Client not paying? Sometimes, it’s best to sidestep a lawsuit by first sending a ‘demand letter’ written on your lawyer’s stationery.
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Recently, I related to Entrepreneur readers how awful 2018 was for my business: ups and downs, mostly downs: My business partner Dan Foley and I were taken on a veritable rollercoaster ride of big bets and big busts.
One of the only good things that happened last year? We learned a lot from lawyers. The reason was that all of our blockchain clients and security token offerings (STOs) needed legal counsel. So, we went looking for the folks who could help them.
And, not only did we help clients connect to attorneys, but we also collaborated on our clients’ legal documents: private placement memorandums (PPMs), purchase agreements and white papers. The takeaway? We learned firsthand the importance of setting aside cash for lawyers, even if you never think you’ll be in trouble.
Here are four other ways new business owners can make sure they’re covered legally:
1. Have agreements with your business partners.
When Foley and I partnered up, we were green around the gills. Neither of us knew anything about running a business. But we knew enough to draft up and sign articles of organization and make sure we submitted incorporation paperwork to the right entities.
Why does this matter? Because a business divorce can be very messy (Remember how Apple co-founder Steve Jobs, in the ’80s, got kicked out of the company by his newly appointed CEO)?
In the event that you and your business partner(s) have a falling out, it’s best to keep things civil. There is a right way to separate from your business partner and the wrong way. Doing it the right way ensures that everyone gets what he or she is owed — nothing more, and nothing less. You can find templates for all sorts of business agreements and contracts at sites like RocketLawyer, LegalZoom and PandaDoc.
One of our business partners last year actually turned out to be nefarious and tried to cheat us. But because we had detailed agreements in place, we convinced the partner to back down.
2. Draft and sign contracts with all your vendors.
Never assume people will play nice just because you’re paying them. You need to have contracts in place with everyone who works for you, not just full-time employees.
If you’re like most small business owners in the 21st century, then you’re probably relying on a number of part-timers and freelancers to move the needle. Make sure you have vendor contracts for all those 1099s. Solutions like HelloSign, DocuSign, and SendDoc make it easy to send, share and electronically sign contracts.
We’ve personally never had any problems with our vendors because we do our best to pay everyone fairly and on time. But we’ve heard horror stories from some of our colleagues — everything from defamation to lawsuits.
3. Send your clients contracts and ask for half up-front.
This should go without saying: Never do handshake agreements, not even with friends and family. No, sending a contract and expecting it to be signed by clients before you begin work for them is not insulting. It’s just sound decision-making. No matter who your clients are, always layout your deliverables and payment terms in a statement of work (SOW).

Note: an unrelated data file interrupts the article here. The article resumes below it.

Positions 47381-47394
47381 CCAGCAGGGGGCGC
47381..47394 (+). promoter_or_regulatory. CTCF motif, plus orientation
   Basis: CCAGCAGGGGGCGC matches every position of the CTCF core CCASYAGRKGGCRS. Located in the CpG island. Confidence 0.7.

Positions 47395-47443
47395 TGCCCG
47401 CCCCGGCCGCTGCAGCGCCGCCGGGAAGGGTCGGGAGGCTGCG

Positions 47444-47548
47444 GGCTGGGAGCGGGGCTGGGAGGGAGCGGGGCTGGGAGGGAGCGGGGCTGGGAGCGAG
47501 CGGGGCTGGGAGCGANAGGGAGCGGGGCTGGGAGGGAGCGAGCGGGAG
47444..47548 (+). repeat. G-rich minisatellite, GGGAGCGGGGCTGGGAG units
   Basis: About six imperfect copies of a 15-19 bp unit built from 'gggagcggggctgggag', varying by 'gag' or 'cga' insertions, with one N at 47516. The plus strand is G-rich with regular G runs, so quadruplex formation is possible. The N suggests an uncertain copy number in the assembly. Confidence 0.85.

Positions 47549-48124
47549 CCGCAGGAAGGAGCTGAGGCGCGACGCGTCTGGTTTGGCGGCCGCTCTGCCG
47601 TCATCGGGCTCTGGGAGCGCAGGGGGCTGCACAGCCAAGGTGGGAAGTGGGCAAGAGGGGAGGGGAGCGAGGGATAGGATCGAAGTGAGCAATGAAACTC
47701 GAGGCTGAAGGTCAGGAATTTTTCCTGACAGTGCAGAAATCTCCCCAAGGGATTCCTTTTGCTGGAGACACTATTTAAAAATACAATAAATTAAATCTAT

And, while some municipalities, like New York City, have recently passed laws to protect freelancers, the truth is that clients who don’t pay on time or at all are a dime a dozen.
Fortunately, an easy way to increase the odds that a client will pay (and, a litmus test as to whether they’re trustworthy) is to simply ask for half up-front. Clients who aren’t totally trustworthy will hem and haw and complain, while decent human beings will say, “That sounds fair.” Good invoicing solutions include Quickbooks and Freshbooks.
4. If clients don’t pay, send them a demand letter.
In a worst-case scenario, where a client owes you a considerable amount of money and refuses to pay, you’ll have to resort to small claims court. If your contracts are airtight and you’ve kept records of all your interactions via email, chances are you’ll win the case.
But the legal fees involved in hiring an attorney to sue a nonpaying client aren’t exactly low. In many cases, you may end up spending a significant amount of money just to recover your money, which isn’t exactly the best investment.
That’s why your best bet may be to send a demand letter, first. A well-written, official-looking letter from an attorney who specializes in recovering payments is much more cost-effective than actually taking anyone to court.
It pays to be prepared.
For new business owners with tight budgets, a lawyer may seem like a luxury. You may be tempted to draft up your own contracts using templates. And that’s just fine … until it’s not.
When it comes down to it, having trustworthy legal counsel is probably one of the best investments you can make in your business in the long run. So, get some references, check your bank account — and lawyer up.